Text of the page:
Master of Science (MS)
First Committee Member
Number of Pages
It has been demonstrated that for motor tasks, an external focus of attention can yield better results than an internal focus of attention. To be more specific, focusing on the effect of the movements seems to be more beneficial to performance and learning than focusing on the movements themselves (for a review, see Wulf & Prinz, 2001). To explain this phenomenon, Wulf, McNevin, and Shea (2001) proposed that an internal focus of attention is less effective because concentrating on the movements interferes with the motor system's attempt to naturally self-organize, the "constrained-action hypothesis." The purpose of this study was to find neurophysiological and/or mechanical evidence of this hypothesis using expert and novice American football field goal kickers (place kickers). Four experts and 12 novices (never kicked before) participated; they kicked seven kicks under control (no focus instructions), internal (focus on the part of the foot that would contact the ball), and external (focus on the part of the ball that would be contacted) focus conditions. (Abstract shortened by UMI.).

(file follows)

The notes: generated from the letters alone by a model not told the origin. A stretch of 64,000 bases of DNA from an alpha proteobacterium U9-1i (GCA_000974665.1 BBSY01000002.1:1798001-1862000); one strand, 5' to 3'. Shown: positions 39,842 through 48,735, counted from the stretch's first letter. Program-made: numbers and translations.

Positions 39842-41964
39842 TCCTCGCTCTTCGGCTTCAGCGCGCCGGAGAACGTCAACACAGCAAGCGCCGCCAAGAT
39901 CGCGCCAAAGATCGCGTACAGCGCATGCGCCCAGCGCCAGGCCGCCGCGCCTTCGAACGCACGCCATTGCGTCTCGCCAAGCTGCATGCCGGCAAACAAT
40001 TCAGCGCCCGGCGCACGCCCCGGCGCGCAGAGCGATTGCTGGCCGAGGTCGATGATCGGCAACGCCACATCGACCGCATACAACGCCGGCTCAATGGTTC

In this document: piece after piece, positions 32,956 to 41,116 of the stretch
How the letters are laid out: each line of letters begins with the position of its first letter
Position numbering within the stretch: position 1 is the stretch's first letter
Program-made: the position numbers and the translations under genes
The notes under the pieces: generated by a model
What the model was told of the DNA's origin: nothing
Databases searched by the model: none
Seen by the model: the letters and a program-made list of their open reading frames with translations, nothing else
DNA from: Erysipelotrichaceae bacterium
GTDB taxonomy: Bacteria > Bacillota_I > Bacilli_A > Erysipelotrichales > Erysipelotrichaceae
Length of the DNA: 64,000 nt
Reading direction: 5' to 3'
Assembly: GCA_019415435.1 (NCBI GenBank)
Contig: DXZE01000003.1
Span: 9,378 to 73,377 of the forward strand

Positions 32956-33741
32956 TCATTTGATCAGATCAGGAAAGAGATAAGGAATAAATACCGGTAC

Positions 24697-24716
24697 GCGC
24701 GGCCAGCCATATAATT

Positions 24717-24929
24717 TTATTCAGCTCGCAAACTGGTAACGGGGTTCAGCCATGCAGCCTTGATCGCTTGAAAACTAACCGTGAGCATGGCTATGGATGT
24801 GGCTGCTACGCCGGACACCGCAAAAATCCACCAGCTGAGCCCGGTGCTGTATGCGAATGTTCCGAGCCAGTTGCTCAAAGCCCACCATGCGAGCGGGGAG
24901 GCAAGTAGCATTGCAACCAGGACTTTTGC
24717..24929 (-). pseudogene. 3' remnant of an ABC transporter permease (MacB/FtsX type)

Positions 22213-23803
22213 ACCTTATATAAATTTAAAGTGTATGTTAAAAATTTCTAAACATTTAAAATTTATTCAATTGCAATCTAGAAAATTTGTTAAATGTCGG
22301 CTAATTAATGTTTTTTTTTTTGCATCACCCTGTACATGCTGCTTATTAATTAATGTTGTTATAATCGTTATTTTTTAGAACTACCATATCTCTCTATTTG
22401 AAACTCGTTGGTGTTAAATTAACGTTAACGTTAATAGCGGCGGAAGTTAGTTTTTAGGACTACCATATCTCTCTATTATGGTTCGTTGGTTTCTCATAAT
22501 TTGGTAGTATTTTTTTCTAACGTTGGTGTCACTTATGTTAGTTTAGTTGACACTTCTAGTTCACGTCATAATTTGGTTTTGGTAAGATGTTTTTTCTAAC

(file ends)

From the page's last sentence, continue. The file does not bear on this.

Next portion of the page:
Activation; Attentional; Effects; Expertise; Focus; Function; Kinematics; Muscle; Patterns
University of Nevada, Las Vegas
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Zachry, Tiffany L, "Effects of attentional focus on kinematics and muscle activation patterns as a function of expertise" (2005). UNLV Retrospective Theses & Dissertations. 1862.